|THE ROBINSON LIBRARY|
Robinson Library >> American
History >> United States:
Local History and Description
England >> Massachusetts
Named for one of its leaders, this uprising involved debt-ridden farmers in western and central Massachusetts. Faced with high taxes, many of them were threatened with loss of their properties and imprisonment.
Beginning in August 1786, groups of discontented farmers began meeting at county conventions and petitioning the state for rights they believed they had won in the Revolution, including court reforms and the issuance of paper money for paying their debts.
After the Massachusetts Legislature refused their demands, a band of armed farmers went to Northampton on August 29, 1786, and closed a court that was preparing to prosecute debtors. In September, about 500 farmers, led by Daniel Shays, stormed the town of Springfield to prevent the State Supreme Court from charging them with treason. Although Shays' "soldiers" were opposed by an equal number of militiamen, bloodshed was avoided and both groups dispersed without major incident. On January 25, 1787, Shays led 1,200 men armed with pitchforks and staves in an attack on the Springfield arsenal, but the attack was repulsed. Three rebels were shot during the altercation, and the rest fled.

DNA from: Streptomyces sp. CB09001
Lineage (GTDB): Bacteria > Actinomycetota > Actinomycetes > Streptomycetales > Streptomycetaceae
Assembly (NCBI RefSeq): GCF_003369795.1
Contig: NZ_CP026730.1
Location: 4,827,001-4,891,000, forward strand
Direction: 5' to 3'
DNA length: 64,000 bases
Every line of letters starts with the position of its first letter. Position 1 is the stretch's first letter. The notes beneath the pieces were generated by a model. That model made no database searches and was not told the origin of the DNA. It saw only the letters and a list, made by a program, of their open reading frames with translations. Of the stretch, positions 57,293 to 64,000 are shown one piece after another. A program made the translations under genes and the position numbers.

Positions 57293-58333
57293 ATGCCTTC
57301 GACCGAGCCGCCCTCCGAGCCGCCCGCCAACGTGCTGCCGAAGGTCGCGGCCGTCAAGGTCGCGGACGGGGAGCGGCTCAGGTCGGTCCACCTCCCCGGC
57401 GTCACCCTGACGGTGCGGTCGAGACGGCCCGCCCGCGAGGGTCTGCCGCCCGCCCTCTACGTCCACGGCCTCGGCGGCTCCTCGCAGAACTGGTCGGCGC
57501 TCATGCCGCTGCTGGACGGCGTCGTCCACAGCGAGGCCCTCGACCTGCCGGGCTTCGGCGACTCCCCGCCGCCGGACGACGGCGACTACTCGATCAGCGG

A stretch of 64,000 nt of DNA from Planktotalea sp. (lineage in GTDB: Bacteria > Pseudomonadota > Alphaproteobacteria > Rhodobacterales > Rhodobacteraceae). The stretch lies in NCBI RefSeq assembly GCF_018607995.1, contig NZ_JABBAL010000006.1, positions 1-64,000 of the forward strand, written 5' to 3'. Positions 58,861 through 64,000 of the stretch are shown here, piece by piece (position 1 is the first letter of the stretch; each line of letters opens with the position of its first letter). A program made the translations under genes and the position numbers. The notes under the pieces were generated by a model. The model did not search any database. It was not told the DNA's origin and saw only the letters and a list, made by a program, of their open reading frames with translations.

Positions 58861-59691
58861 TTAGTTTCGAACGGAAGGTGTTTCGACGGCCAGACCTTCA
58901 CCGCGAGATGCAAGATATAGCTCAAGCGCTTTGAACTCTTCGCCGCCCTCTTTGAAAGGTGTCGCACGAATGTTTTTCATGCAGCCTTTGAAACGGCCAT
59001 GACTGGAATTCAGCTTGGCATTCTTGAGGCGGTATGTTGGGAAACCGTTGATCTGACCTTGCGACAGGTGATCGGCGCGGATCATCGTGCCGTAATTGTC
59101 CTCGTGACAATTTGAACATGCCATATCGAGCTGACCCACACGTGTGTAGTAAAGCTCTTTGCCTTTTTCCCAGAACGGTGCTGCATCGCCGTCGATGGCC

Left: The attack on the Springfield arsenal.
In order to end the rebellion, the Massachusetts Legislature placed Benjamin Lincoln in command of about 4,400 state troops. The majority of the rebels were rounded up by the end of February 1787; most of the rebels were subsequently pardoned. Shays escaped to Vermont, but he was eventually caught and sentenced to death; he was pardoned in 1788. Many of the farmers' demands were later granted by the Legislature.
This page was last updated on January 12, 2017.